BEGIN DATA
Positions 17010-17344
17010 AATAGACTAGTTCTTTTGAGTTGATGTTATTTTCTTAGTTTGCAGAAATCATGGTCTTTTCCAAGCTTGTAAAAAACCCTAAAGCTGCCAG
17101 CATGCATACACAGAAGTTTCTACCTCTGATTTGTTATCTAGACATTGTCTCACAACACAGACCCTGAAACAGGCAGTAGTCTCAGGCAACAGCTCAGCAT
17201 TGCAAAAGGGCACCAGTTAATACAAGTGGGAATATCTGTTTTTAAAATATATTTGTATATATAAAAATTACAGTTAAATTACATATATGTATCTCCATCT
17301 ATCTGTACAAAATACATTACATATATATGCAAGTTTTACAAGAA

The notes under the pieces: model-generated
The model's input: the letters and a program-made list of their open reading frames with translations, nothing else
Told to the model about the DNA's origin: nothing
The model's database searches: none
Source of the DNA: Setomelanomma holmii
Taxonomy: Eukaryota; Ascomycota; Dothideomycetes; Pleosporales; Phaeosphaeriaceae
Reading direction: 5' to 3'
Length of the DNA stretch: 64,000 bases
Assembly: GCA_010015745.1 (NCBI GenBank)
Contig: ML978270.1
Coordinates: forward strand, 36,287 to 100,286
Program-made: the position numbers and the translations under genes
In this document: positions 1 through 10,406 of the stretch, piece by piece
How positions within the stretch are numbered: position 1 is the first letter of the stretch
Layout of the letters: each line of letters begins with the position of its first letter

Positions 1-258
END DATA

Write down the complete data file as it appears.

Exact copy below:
Positions 17010-17344
17010 AATAGACTAGTTCTTTTGAGTTGATGTTATTTTCTTAGTTTGCAGAAATCATGGTCTTTTCCAAGCTTGTAAAAAACCCTAAAGCTGCCAG
17101 CATGCATACACAGAAGTTTCTACCTCTGATTTGTTATCTAGACATTGTCTCACAACACAGACCCTGAAACAGGCAGTAGTCTCAGGCAACAGCTCAGCAT
17201 TGCAAAAGGGCACCAGTTAATACAAGTGGGAATATCTGTTTTTAAAATATATTTGTATATATAAAAATTACAGTTAAATTACATATATGTATCTCCATCT
17301 ATCTGTACAAAATACATTACATATATATGCAAGTTTTACAAGAA

The notes under the pieces: model-generated
The model's input: the letters and a program-made list of their open reading frames with translations, nothing else
Told to the model about the DNA's origin: nothing
The model's database searches: none
Source of the DNA: Setomelanomma holmii
Taxonomy: Eukaryota; Ascomycota; Dothideomycetes; Pleosporales; Phaeosphaeriaceae
Reading direction: 5' to 3'
Length of the DNA stretch: 64,000 bases
Assembly: GCA_010015745.1 (NCBI GenBank)
Contig: ML978270.1
Coordinates: forward strand, 36,287 to 100,286
Program-made: the position numbers and the translations under genes
In this document: positions 1 through 10,406 of the stretch, piece by piece
How positions within the stretch are numbered: position 1 is the first letter of the stretch
Layout of the letters: each line of letters begins with the position of its first letter

Positions 1-258